Playing for Dances is like toast and butter.
Even if there were no dance scheduled, the music would cause you to jump out of your seat and dance.
It is a call and response.
Being in the same room with a live band fills you with energy.
In all traditions a step dance is found. Most are informal bouncing of the feet in some ways.
In the south it was clogging, or flat-footing or any number of things.
So we do that.
Then there is the interactive inter gender dances.
It offers opportunity to touch other people in controlled acceptable ways.
There are the arm turns and assists and swings called out in old French terms, "Alamand right, "Do-si-do".
And it fits right well with reels played on a fiddle.
Some how everyone has a great time.
We like helping people have a good time.
On 1/3/2016 5:59 PM, Karin Neils wrote:
I highly recommend Gooder 'n Grits!
I called GRFAS first Friday, and they were terrific: they've added a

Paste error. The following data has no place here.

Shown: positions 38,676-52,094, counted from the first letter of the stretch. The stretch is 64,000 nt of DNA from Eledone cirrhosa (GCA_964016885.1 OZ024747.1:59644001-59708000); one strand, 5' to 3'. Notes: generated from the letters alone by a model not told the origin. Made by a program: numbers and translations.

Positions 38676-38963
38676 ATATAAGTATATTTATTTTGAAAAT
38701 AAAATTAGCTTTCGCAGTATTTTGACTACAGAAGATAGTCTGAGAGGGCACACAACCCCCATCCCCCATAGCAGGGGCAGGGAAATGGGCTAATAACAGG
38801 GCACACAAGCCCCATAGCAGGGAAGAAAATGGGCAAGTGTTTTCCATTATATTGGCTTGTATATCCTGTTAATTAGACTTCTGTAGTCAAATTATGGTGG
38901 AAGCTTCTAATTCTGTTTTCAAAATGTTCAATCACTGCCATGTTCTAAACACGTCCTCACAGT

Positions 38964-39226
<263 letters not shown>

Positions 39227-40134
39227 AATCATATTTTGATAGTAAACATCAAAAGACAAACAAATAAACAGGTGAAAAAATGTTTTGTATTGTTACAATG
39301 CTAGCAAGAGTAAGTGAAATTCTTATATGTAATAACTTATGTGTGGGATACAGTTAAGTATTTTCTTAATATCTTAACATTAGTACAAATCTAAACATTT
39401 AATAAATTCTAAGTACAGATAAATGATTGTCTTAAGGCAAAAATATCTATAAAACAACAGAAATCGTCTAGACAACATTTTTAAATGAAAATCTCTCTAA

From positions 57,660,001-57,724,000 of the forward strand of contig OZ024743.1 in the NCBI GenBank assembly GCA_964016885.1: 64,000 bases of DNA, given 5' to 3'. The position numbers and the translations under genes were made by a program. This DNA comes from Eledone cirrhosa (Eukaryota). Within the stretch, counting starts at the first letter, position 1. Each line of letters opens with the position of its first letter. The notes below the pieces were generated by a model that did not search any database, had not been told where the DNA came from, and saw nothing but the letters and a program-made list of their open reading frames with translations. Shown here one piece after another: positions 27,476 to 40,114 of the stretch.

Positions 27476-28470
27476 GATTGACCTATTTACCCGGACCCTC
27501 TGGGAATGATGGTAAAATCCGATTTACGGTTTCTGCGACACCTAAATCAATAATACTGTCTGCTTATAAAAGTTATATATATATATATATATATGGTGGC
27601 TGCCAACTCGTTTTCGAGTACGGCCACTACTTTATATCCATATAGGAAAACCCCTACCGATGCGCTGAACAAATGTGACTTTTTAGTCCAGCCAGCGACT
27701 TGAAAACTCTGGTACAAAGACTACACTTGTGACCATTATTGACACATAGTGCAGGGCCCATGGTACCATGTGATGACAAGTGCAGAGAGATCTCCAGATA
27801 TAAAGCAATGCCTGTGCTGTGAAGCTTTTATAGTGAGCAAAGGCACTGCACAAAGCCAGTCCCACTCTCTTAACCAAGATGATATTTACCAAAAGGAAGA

bass so the beat is well-pronounced for dancers [and for me!], their
tunes were well-paced and pleasantly varied and their medleys
transitioned well, they announced their tunes which was something
appreciated by a number of folks, Bob has his eye on the caller
continuously, Julie used the dances I sent her a week ahead to choose
possible tunes when they got together to practice and she's making
notes on which tunes may not be as 'danceable', the waltzes were lovely, they used a
monitor and their sound was 'whole and smooth' and at least twice they did tunes
with varied volume [there is certainly musician's lingo for that, and
I cannot tell you if they all did crescendo/decrescendo, or if they
went to fewer musicians playing; I just heard it while I called and
If you want to hear them yourself, they have a Valentine's dance on
their website schedule <gooderngrits.us> which may be an annual
repeat of an ONS with a downtown GR church group supporting
international adoptive families - talk to them about being a